Albufeira Travel Guide
Beach House © Osvaldo Gago
A busy trading port in ancient times, Albufeira declined into a poor fishing town in the 18th century, having been swamped by tidal waves and burnt out by civil war. But since the 1960s the tide has turned again and this central Algarve enclave is once more awash with prosperity, thanks to a tourist boom.
Albufeira, Portugal's most popular holiday resort, has been described as a stretch of 'holiday-land suburbia', spreading from the old town both east and west along the coast, its sandy coves and golden beaches drawing an assorted crowd from retired couples to wild teens, and plenty of families with young children. Satellite resort developments provide every imaginable type and grade of accommodation.
Everyone finds something to enjoy in this sprawling, low-rise holiday destination, which retains its old world charm in narrow alleyways behind the new hip and happening "Strip". The Strip, to the east of town, runs from the Montechoro Hotel down to the Praia da Oura, lined with dozens of cafés, restaurants and bars that keep pumping from breakfast time to the small hours. On the long stretch of beach below Albufeira's central square, accessed through a tunnel, craggy fishermen mend their nets, unperturbed by the languishing topless sunbathers around them.
While the chief holiday attraction of Albufeira is its 23 or so enchanting beaches, most protected by ochre-tinted cliffs, there are some interesting sightseeing possibilities too, like the new Virtual Archaeological Museum, the Municipal Art Gallery and a small museum showcasing Ming ceramics. Those who venture inland will find a tranquil green countryside to explore, redolent with almond, fig, orange and pine trees, where little villages stand timelessly in the sun.
From seafront kiosks full of fun-in-the-sun odds and ends to a full on shopping mall experience, Albufeira can keep most shoppers reaching for their wallets with a tantalising array of merchandise. The town's main shopping plaza is the Modelo Centre in Rua de Municipio, north of downtown. Not far away is the lively Algarve Shopping Complex in Guia, where brand name shoes and clothes are on offer in a high street mall type complex, along with restaurants, an English-language cinema and bowling alley. Those seeking genuine local souvenirs should look out for mats made from rush or cornhusks in the villages of Almeijoafras and Monte Novo, woven baskets, woodcarvings and some glazed terracotta ceramics. These are to be found in numerous independent shops in the town centre as well as local markets.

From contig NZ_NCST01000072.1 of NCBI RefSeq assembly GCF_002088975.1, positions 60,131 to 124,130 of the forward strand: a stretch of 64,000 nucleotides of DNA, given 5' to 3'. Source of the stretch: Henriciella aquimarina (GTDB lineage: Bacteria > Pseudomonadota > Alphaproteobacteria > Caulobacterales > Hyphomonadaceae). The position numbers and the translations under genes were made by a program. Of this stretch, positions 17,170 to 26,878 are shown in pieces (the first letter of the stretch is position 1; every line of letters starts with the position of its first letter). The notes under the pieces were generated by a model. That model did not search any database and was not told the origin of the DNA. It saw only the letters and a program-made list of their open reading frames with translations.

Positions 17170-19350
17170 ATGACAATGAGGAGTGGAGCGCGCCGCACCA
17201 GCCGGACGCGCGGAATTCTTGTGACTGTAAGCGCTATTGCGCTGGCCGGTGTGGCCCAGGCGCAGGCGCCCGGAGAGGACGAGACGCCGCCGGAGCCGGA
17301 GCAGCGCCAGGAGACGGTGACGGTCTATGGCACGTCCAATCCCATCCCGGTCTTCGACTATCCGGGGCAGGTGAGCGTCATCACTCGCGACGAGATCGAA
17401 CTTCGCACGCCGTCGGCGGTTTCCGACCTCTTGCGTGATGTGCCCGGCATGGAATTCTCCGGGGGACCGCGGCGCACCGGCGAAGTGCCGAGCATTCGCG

Like everywhere in Portugal, seafood is the speciality of the house in most of the dozens of restaurants in and around Albufeira. The catch of the day is guaranteed to be fresh in this traditional fishing town, particularly in the eateries clustered at Fisherman's Beach, below the main town square. Specialities to seek out are sardines, flounder and bass, lobster and prawns. A true local dish is Caldeirada, a stew made up of several types of fish, cooked up with potatoes, peppers and parsley. Steamed clams, cuttlefish cooked in their ink and octopus salad are other indigenous culinary adventures. The local wine is a worthy accompaniment.
After a day in the sun most holidaymakers enjoy sipping a drink at one of Albufeira's many outdoor cafés, watching the world go by, before adjourning to one of the lively bars that surround the town square or line The Strip. Bars keep hopping until three or four in the morning, but those who want to dance the night away can keep going until sunrise at one of the nightclubs or discotheques that are ten a penny in the town.
While on holiday in Albufeira, relaxing on the golden beaches and in the warm, clear water is enough to content most vacationers, with about 23 beaches (some with Blue Flag status) in the area along a 19-mile (30km) stretch of coastline. Watersports of all sorts are on offer at the main beaches, from sailing and windsurfing to jet skiing. Golfers can try out the neat nine-hole Pine Cliffs course about three miles (5km) east of Albufeira at the Sheraton Algarve.
Those with children will spend fun times at Zoo Marine in Guia, just a few miles away, with water slides, swimming pools, dolphin shows and an aquarium. Just wandering around the intriguing old town centre is a pleasant way to pass a day. Look out for interesting local landmarks like the Clock Tower at Rua Bernardino de Sousa, and the 18th century Parish Church on the Rua da Igreja Nova, built on the site of an earlier one that collapsed in the earthquake of 1755.
One of the few buildings that survived that quake is the Old Inn on Rua Henrique Calado. Also fascinating is the Xorino Cave, which served as shelter for fugitive Moors during the Christian conquest of the town in ancient times. There is also an archaeological museum in Albufeira and several art galleries worth visiting while on holiday.
During the height of summer Albufeira is a favoured holiday destination for young singles, and it can become a bit rowdy at night.